Migratory birds may carry the deadly H5N1 avian flu virus to US northern states next summer, although samples taken from waterfowl in this year have shown negative results, scientists reported on Friday.
Scientists at the University of Alaska, Fairbanks, formed the Avian Influenza Program to study the evolution and assess the prevalence of the avian influenza viruses in Alaska, firstly the highly pathogenic H5N1 strain, in migratory birds.
Of the roughly 4,500 samples collected in this summer, 290 have been screened to determine the presence of any of the known subtypes of avian flu virus.
None of the viral isolation and subtyping to date has detected H5N1, although 30 of the 290 samples tested positive for other bird flu virus strains, the researchers said.
But next year the news may not be so good, they noted in a statement. They also urged the government to tighten the monitor network on wild migratory birds before the virus enters the United States.
"With a virus like H5N1 emerging in an area like Southeast Asia and spreading toward Europe if it doesn't reach Alaska this year, those birds that go back may very well pick it up and bring it to Alaska next year to an environment where that H5N1 might mix with other strains it hasn't seen before," said Jonathan Runstadler, leading scientist of the project.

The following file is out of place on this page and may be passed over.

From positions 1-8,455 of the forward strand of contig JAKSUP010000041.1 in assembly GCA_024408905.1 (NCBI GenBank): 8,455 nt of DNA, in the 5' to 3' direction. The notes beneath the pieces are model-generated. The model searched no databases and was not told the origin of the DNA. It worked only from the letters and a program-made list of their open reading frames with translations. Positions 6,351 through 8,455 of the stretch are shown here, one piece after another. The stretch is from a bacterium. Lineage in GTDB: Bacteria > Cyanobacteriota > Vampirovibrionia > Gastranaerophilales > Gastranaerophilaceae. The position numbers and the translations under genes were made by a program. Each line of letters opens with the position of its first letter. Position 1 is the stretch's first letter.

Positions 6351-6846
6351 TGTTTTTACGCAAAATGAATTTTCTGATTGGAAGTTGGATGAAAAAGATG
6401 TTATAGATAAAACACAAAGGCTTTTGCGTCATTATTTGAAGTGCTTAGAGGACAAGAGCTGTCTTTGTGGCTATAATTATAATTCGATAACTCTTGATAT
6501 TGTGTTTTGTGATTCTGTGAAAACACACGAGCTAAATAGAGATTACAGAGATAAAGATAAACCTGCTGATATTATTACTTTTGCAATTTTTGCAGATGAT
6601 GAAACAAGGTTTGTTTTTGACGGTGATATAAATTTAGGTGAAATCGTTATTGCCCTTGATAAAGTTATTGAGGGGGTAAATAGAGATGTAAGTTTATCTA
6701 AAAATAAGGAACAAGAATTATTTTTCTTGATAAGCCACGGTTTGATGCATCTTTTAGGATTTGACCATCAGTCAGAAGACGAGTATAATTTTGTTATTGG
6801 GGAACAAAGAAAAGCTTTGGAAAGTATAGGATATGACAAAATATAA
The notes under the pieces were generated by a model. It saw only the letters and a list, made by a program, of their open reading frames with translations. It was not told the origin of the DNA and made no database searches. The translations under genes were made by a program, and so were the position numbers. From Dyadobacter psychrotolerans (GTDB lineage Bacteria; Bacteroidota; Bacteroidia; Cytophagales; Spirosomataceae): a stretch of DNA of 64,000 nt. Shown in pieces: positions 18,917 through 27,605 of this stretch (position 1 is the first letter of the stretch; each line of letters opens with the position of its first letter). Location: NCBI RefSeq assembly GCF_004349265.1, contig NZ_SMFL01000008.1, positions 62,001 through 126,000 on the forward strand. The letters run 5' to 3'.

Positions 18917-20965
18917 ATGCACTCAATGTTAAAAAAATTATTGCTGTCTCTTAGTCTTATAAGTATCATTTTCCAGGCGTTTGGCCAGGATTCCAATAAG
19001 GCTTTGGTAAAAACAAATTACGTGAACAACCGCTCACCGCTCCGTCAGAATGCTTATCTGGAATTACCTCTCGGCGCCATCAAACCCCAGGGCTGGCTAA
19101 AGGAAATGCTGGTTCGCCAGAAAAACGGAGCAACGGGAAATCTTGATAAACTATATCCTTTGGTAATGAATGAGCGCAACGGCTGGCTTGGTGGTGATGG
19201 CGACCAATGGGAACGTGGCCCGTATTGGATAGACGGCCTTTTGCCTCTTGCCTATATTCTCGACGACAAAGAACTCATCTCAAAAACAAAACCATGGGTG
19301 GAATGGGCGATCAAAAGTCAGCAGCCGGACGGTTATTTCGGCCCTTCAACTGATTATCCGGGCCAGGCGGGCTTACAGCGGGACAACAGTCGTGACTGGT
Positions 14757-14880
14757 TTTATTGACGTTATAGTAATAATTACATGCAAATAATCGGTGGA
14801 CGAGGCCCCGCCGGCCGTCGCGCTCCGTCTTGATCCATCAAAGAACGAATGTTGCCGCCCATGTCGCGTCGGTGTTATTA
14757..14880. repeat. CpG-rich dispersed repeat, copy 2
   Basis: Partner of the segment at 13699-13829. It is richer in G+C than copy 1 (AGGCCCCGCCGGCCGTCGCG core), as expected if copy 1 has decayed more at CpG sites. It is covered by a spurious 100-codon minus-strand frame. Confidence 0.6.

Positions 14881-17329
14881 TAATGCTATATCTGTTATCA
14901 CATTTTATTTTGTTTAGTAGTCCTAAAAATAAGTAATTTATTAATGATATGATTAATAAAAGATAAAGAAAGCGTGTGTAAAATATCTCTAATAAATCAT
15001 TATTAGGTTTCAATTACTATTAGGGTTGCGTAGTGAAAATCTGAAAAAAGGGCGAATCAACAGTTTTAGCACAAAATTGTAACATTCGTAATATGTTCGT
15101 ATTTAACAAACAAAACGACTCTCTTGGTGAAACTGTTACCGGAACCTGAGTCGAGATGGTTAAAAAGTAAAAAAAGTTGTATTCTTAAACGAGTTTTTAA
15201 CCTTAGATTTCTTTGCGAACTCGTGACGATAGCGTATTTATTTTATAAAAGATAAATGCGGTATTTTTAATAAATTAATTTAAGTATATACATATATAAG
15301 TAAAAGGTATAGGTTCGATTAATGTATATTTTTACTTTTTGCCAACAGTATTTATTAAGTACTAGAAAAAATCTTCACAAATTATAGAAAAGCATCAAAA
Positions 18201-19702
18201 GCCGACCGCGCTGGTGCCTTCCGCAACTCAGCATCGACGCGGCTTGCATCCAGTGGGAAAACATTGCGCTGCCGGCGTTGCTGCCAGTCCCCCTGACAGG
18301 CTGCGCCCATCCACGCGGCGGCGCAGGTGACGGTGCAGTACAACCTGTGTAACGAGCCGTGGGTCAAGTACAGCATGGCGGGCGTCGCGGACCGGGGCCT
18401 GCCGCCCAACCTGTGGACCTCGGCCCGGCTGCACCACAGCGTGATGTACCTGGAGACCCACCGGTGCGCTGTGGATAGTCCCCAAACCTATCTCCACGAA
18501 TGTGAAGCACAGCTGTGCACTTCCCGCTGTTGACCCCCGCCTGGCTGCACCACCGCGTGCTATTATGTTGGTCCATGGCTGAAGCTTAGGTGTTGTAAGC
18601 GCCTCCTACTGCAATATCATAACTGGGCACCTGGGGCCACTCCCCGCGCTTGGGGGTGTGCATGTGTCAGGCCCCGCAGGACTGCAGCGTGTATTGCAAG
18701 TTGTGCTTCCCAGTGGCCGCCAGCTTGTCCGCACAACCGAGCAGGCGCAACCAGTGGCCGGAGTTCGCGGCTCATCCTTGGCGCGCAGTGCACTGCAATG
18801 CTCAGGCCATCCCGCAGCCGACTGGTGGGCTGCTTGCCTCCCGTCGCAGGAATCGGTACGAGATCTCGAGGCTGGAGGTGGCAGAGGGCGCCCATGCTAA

Alaska, at the overlap for parts of the Asian and North American flyways for migratory birds, could be the first stop when the killer avian flu spreads into the United States, scientists said.
The birds may carry the H5N1 virus to Alaska in summer when they fly back from Siberia, where they may have been infected with the H5N1 virus after close contact with local waterfowl, Runstadler said.
The environment of Alaska also provides an opportunity for exchange of different bird flu virus strains, which then may lead to new virus strains that are capable of infecting humans.
Scientists said it is only a question of time that a flu pandemic aroused by such new strains kill millions of people.
The 1918 Spanish Influenza virus, which caused one of history's most deadly epidemics, killed at least 50 million people around the world. Earlier this month, the virus was identified as a bird flu that jumped to humans.
According to US National Institutes of Health, the highly pathogenic H5N1 virus strain, currently circulating in Asia and part of Europe, has acquired five of the 10 gene sequence changes associated with the human-to-human transmission of the 1918 Spanish virus.
By now the H5N1 virus have sporadically infected pigs, cats, and humans. About 70 people in Southeast Asia were confirmed to be infected with the H5N1 virus, and more than half died in this year ' s outbreak.